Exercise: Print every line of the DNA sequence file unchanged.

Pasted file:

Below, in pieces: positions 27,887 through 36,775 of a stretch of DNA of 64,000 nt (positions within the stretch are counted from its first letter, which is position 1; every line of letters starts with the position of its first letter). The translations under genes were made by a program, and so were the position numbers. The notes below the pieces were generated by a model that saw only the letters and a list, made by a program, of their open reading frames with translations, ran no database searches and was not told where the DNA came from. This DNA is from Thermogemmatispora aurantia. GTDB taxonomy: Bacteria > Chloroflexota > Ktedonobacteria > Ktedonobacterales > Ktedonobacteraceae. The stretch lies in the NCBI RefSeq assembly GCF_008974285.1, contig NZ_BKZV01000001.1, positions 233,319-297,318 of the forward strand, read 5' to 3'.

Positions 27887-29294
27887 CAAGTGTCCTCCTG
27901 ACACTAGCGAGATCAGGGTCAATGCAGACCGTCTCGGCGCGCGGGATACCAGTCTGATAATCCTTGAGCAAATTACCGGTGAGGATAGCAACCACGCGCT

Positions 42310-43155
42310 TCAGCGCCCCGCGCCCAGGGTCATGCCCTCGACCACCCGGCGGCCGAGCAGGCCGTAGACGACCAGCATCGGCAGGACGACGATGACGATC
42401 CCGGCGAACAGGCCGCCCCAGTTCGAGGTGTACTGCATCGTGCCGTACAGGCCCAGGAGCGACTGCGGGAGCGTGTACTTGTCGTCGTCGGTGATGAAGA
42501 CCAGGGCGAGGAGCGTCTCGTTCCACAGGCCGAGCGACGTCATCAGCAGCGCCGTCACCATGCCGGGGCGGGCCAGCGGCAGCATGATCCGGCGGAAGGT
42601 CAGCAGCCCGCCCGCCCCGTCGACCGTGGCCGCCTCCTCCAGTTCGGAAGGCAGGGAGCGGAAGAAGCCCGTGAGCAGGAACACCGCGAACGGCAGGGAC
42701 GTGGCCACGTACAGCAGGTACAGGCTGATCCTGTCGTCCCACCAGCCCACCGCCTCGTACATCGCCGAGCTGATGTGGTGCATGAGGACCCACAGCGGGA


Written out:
Below, in pieces: positions 27,887 through 36,775 of a stretch of DNA of 64,000 nt (positions within the stretch are counted from its first letter, which is position 1; every line of letters starts with the position of its first letter). The translations under genes were made by a program, and so were the position numbers. The notes below the pieces were generated by a model that saw only the letters and a list, made by a program, of their open reading frames with translations, ran no database searches and was not told where the DNA came from. This DNA is from Thermogemmatispora aurantia. GTDB taxonomy: Bacteria > Chloroflexota > Ktedonobacteria > Ktedonobacterales > Ktedonobacteraceae. The stretch lies in the NCBI RefSeq assembly GCF_008974285.1, contig NZ_BKZV01000001.1, positions 233,319-297,318 of the forward strand, read 5' to 3'.

Positions 27887-29294
27887 CAAGTGTCCTCCTG
27901 ACACTAGCGAGATCAGGGTCAATGCAGACCGTCTCGGCGCGCGGGATACCAGTCTGATAATCCTTGAGCAAATTACCGGTGAGGATAGCAACCACGCGCT

Positions 42310-43155
42310 TCAGCGCCCCGCGCCCAGGGTCATGCCCTCGACCACCCGGCGGCCGAGCAGGCCGTAGACGACCAGCATCGGCAGGACGACGATGACGATC
42401 CCGGCGAACAGGCCGCCCCAGTTCGAGGTGTACTGCATCGTGCCGTACAGGCCCAGGAGCGACTGCGGGAGCGTGTACTTGTCGTCGTCGGTGATGAAGA
42501 CCAGGGCGAGGAGCGTCTCGTTCCACAGGCCGAGCGACGTCATCAGCAGCGCCGTCACCATGCCGGGGCGGGCCAGCGGCAGCATGATCCGGCGGAAGGT
42601 CAGCAGCCCGCCCGCCCCGTCGACCGTGGCCGCCTCCTCCAGTTCGGAAGGCAGGGAGCGGAAGAAGCCCGTGAGCAGGAACACCGCGAACGGCAGGGAC
42701 GTGGCCACGTACAGCAGGTACAGGCTGATCCTGTCGTCCCACCAGCCCACCGCCTCGTACATCGCCGAGCTGATGTGGTGCATGAGGACCCACAGCGGGA